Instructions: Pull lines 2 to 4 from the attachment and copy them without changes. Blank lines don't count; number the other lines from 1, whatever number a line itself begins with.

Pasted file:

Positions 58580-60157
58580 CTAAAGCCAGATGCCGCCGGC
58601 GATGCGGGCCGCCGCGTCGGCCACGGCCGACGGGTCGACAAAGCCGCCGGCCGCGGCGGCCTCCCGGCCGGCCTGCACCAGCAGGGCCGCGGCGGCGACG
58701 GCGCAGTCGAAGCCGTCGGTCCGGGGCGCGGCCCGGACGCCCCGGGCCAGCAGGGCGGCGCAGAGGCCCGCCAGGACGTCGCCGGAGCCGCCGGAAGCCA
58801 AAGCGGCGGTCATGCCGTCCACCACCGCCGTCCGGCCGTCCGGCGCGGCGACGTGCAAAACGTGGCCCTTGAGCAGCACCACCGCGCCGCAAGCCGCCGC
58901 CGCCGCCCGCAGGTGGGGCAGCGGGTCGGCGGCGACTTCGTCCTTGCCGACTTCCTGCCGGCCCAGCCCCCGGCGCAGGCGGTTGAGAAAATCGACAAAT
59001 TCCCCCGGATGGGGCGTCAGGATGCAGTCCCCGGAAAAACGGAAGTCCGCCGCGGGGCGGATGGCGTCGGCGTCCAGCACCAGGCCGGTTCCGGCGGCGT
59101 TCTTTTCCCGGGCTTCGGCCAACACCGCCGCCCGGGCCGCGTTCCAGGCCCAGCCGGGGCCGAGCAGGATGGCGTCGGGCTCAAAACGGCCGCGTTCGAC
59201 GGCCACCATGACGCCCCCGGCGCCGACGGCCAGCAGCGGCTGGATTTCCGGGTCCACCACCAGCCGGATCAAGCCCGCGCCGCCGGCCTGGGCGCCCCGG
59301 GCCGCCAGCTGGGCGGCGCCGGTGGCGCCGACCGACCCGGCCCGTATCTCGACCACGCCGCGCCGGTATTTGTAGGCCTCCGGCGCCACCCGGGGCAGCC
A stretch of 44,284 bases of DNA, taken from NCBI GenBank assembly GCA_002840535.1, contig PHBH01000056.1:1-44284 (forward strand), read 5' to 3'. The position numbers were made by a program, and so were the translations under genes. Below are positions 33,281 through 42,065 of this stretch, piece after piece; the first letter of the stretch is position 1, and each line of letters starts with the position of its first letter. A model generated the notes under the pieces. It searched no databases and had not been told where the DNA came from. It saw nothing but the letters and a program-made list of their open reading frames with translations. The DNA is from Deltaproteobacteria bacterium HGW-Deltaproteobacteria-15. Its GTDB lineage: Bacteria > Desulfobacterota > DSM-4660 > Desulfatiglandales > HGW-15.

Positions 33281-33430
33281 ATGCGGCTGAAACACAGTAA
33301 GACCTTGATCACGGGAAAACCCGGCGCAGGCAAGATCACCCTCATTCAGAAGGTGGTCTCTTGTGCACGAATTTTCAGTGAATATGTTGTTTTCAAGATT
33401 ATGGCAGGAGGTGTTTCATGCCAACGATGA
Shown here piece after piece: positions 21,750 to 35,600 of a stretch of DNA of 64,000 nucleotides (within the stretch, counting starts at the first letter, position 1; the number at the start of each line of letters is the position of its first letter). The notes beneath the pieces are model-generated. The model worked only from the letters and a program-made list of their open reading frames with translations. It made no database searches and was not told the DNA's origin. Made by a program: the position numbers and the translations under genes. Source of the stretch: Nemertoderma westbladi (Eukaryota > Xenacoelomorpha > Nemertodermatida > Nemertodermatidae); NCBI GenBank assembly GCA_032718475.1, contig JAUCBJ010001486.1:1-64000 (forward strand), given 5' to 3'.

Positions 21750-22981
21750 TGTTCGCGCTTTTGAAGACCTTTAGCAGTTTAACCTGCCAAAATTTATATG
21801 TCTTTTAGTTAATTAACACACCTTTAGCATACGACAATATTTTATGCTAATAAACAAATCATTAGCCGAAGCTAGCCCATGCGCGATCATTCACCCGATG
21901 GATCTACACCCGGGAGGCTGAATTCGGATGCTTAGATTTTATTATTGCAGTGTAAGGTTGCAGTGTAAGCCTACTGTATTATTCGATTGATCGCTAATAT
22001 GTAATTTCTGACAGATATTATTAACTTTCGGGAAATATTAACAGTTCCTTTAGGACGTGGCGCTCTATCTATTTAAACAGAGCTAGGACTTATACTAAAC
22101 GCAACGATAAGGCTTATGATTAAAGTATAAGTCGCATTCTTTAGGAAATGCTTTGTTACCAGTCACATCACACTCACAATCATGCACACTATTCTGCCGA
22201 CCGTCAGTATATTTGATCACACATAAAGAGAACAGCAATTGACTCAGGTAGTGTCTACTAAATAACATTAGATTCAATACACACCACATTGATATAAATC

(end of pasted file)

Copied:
58580 CTAAAGCCAGATGCCGCCGGC
58601 GATGCGGGCCGCCGCGTCGGCCACGGCCGACGGGTCGACAAAGCCGCCGGCCGCGGCGGCCTCCCGGCCGGCCTGCACCAGCAGGGCCGCGGCGGCGACG
58701 GCGCAGTCGAAGCCGTCGGTCCGGGGCGCGGCCCGGACGCCCCGGGCCAGCAGGGCGGCGCAGAGGCCCGCCAGGACGTCGCCGGAGCCGCCGGAAGCCA